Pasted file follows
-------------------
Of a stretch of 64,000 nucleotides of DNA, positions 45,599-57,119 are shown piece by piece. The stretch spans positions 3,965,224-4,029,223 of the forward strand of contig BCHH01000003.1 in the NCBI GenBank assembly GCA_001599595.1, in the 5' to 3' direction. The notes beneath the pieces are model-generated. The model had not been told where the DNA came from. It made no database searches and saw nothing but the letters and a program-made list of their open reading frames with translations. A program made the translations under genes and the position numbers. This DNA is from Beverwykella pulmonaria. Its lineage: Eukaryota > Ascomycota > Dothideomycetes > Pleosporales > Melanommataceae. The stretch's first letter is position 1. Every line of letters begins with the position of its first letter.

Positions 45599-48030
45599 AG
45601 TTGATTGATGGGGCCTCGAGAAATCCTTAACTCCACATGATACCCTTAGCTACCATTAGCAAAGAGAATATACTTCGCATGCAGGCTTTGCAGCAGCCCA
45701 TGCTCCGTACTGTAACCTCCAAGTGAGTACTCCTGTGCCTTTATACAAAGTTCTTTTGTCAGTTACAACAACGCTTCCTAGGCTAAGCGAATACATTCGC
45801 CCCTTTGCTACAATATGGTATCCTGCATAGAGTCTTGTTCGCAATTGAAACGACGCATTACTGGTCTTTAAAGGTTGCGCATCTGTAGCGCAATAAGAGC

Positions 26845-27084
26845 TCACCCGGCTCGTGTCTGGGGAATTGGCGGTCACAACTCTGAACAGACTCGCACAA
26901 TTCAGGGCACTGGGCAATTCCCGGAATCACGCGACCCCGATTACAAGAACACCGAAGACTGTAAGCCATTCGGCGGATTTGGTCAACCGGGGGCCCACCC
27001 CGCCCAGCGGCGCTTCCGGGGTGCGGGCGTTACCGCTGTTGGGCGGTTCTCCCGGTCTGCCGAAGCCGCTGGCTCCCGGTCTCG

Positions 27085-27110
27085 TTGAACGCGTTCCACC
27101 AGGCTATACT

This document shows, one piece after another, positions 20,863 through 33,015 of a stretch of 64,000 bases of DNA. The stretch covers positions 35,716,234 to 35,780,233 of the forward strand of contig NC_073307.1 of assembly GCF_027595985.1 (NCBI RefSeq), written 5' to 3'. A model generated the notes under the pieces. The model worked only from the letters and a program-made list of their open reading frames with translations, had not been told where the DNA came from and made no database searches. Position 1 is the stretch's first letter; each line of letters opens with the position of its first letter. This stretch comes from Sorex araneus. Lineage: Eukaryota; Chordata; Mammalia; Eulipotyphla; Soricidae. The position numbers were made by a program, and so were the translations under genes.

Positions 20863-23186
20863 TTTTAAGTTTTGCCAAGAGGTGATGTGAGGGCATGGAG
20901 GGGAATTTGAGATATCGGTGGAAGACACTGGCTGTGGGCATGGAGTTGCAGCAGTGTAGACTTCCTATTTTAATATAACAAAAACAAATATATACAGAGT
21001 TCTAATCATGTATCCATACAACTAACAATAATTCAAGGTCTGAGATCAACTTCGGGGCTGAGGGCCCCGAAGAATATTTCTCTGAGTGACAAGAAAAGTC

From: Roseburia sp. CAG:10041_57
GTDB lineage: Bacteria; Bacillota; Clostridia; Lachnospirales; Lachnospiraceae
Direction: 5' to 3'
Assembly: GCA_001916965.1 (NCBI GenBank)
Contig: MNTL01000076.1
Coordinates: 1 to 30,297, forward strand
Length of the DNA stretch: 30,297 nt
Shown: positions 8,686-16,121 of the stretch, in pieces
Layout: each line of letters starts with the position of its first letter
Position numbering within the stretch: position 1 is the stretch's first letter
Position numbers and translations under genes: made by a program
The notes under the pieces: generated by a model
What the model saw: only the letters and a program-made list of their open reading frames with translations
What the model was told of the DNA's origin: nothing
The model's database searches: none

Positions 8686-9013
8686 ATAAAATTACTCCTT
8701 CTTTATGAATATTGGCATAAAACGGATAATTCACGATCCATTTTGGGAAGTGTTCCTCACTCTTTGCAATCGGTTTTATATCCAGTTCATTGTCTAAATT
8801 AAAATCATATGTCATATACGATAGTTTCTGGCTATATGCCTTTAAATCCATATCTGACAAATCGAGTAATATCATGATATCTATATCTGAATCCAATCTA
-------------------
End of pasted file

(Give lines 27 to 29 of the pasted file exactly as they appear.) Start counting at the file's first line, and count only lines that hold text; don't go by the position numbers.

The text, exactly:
Layout: each line of letters starts with the position of its first letter
Position numbering within the stretch: position 1 is the stretch's first letter
Position numbers and translations under genes: made by a program